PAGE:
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Draw Muhammad Day – May 20, 2010

Thunderf00t explains why you should participate:

And I explain why drawing Muhammad isn’t even all that bad, unless you’re some sort of complete nutter that values fan-fiction over the canonical fiction that started your religion. Yes, this is like those children on the internet who prefer their Fox Mulder / Jean Luc Picard slash fiction to the real deal. Exactly like that.

With that in mind, here’s my drawing of Muhammad.

The Prophet Muhammad, Peace Be Upon Him, and his wife Aisha, mother of all believers.

Comments

  1. says

    Just “not appearing in this picture”, so as to emphasize the burqa Aisha is wearing. If it bugs you, draw your own picture. E-mail it to me and I’ll host it here.

  2. says

    Nice. It’s even totally respectful. But can you make a grain of sand like Allah? You’re going to hell billions of times over for drawing a desert!

  3. Nightfallz says

    I can’t view the video from this computer, and will have to watch it later when I’m not at work. I’m confident that it doesn’t contain anything exceptional that would change my views on the post in general, though. I did read the previous post and I agree with it, although the content is not the core reason for my post here.

    I gotta admit, I find this post offensive. It’s not that I disagree that it’s ridiculous to get as worked up over something as seemingly simple, but rather, I’m offended that the only reason to do so is TO OFFEND them. It’s like “lets go eat meat in front of vegetarians Day” or “let’s go burn a flag in front of a Veterans hospital Day”. It’s harrassment, plain and simple. If you hate their beliefs so much, why would you want to spend the extra time bothering them about it?

    Free Speech is a precious commodity that should be trusted to and guarded by good taste. Using it to force your views on someone else who is not willing to be convinced falls far outside of this. Yes, you should have the right and freedom to publish anything. But Yes, you should also have the good judgment not to publish something for no reason other than to offend.

    Now, before you start linking articles about descriminatory and inflammatory publications from religionsly-controlled nations that are doing the exact same thing (and worse), know that I don’t exactly see eye-to-eye with them on that, either. After the affair with a Christian newspaper publishing the word “Allah” and almost being burned to the ground, with many threats against both the staff there and the courts that supported their right to free speech, a few details came to light that I don’t think most Muslims are aware of. Here is some interesting reading, summarized by the writer for those who have limited office time to partake in such indulgences. :P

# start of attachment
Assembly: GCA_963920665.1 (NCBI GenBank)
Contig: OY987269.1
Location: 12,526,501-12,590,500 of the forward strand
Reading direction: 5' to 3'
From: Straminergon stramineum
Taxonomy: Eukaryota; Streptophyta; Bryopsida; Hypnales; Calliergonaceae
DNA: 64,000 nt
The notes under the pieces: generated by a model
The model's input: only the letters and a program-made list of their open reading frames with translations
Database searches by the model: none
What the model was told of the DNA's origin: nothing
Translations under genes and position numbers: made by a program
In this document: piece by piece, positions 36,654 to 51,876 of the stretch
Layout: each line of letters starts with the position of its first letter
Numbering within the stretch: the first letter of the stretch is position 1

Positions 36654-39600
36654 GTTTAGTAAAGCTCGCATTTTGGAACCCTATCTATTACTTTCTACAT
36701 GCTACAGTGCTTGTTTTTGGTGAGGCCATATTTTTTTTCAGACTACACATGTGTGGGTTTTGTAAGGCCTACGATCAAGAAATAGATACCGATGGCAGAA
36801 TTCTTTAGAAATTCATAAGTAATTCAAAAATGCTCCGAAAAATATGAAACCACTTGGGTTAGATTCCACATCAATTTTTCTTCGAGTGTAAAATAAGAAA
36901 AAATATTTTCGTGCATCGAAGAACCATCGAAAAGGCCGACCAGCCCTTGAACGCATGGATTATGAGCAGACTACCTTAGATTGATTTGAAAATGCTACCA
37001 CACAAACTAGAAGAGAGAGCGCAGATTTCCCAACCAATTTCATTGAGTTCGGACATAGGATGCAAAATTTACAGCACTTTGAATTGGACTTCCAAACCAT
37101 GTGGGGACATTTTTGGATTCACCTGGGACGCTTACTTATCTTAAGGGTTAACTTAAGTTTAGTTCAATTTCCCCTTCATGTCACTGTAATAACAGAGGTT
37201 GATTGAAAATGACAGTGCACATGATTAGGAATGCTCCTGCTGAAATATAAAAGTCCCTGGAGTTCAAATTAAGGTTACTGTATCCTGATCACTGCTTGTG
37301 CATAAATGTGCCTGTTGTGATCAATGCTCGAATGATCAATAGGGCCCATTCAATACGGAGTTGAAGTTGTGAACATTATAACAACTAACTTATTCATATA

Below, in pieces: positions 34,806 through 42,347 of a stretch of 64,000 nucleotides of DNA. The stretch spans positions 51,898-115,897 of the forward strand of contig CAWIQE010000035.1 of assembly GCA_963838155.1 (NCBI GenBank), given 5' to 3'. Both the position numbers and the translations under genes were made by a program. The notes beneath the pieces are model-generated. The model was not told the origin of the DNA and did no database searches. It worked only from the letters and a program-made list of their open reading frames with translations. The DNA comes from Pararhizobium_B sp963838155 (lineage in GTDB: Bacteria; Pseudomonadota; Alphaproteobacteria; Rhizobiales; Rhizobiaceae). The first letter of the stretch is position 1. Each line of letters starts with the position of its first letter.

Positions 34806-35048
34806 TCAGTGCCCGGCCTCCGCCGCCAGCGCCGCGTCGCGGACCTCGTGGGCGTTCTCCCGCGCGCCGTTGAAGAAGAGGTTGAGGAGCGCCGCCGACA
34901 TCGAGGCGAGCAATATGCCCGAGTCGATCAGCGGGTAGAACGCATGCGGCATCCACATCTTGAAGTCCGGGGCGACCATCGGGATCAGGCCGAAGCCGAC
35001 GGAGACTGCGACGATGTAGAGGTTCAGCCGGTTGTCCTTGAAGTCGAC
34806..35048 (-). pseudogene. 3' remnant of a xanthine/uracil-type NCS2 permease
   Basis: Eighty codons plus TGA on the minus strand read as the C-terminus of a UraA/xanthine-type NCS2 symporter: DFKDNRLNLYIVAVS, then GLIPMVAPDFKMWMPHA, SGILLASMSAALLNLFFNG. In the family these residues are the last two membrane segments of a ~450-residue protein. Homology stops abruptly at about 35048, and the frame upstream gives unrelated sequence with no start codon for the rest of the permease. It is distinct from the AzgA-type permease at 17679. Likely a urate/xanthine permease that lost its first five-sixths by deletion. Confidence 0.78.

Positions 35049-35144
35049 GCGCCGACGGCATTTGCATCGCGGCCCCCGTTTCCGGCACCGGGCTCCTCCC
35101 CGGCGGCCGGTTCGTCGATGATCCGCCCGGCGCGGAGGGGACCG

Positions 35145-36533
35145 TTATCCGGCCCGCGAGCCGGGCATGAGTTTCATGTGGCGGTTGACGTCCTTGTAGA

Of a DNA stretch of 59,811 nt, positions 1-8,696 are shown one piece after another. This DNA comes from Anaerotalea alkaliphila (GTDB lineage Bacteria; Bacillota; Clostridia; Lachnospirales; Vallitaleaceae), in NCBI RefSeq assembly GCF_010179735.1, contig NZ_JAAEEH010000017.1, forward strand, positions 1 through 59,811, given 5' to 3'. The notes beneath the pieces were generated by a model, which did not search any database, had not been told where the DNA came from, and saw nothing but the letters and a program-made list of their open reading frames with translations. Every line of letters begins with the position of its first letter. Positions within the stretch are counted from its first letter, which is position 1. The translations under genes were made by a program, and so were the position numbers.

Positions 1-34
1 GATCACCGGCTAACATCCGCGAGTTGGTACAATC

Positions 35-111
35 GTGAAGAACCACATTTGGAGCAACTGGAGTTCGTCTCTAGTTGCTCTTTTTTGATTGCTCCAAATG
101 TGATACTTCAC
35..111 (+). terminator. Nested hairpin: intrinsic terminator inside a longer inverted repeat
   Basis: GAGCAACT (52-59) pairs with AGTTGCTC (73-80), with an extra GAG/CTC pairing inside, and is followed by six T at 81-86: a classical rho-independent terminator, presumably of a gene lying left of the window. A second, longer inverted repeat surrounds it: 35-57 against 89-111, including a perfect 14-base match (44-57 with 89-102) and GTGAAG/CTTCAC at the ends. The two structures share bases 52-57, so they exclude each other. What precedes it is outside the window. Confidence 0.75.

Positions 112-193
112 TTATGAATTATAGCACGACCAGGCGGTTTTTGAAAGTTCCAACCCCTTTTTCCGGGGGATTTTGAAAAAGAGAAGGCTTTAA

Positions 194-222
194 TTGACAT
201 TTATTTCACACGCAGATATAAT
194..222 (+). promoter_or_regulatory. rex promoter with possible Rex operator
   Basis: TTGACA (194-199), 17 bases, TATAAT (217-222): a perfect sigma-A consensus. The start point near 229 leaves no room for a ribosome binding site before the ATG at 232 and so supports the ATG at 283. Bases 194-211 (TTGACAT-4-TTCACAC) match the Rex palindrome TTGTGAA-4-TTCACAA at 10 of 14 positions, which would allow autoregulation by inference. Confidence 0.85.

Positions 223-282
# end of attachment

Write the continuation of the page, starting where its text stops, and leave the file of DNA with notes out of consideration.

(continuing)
http://www.juancole.com/2010/01/riots-by-some-muslims-in-malaysia-and.html

    The post you linked from your April 22nd article was quite informative and well written. I fully agree with the message that ignorance has clouded over knowledge and caused people to be sensitive about topics that they clearly haven’t actually read for themselves.

    Overall, I’m just trying to say that if something bothers somebody, bugging them about it BECAUSE it bothers them is not a way to be the better person. Educate them about it, but don’t throw salt in their eyes to teach them about safety goggles. If they choose not to learn and to hate you for it, you’ve tried and that makes you the better person.

  4. says

    You find this post offensive very likely because you couldn’t see the video. The day is a counterprotest, a thumb in the eye of people who think they can repress free speech by feigning outrage and threatening violence. It comes after five years of such, when one such protest actually managed to get everyone to walk on eggshells for fear of being bombed by the terrorists that make up the fundamentalist part of the Muslim religion. Seriously, if we don’t counterprotest, the terrorists win. In a very real sense.

    If vegetarians started protesting about meat-eaters’ existence and started firebombing McDonalds… oh wait, PeTA. And I thumbed their eye too.

  5. says

    I did not draw to offend (see link above); that would’ve been easy enough.

    I drew because I support the values of free speech and rule of (civil) law that stem from the Enlightenment and to reinforce that I will not be intimidated by those that make death threats due to their thin skin over what any reasonable person considers innocuous behavior.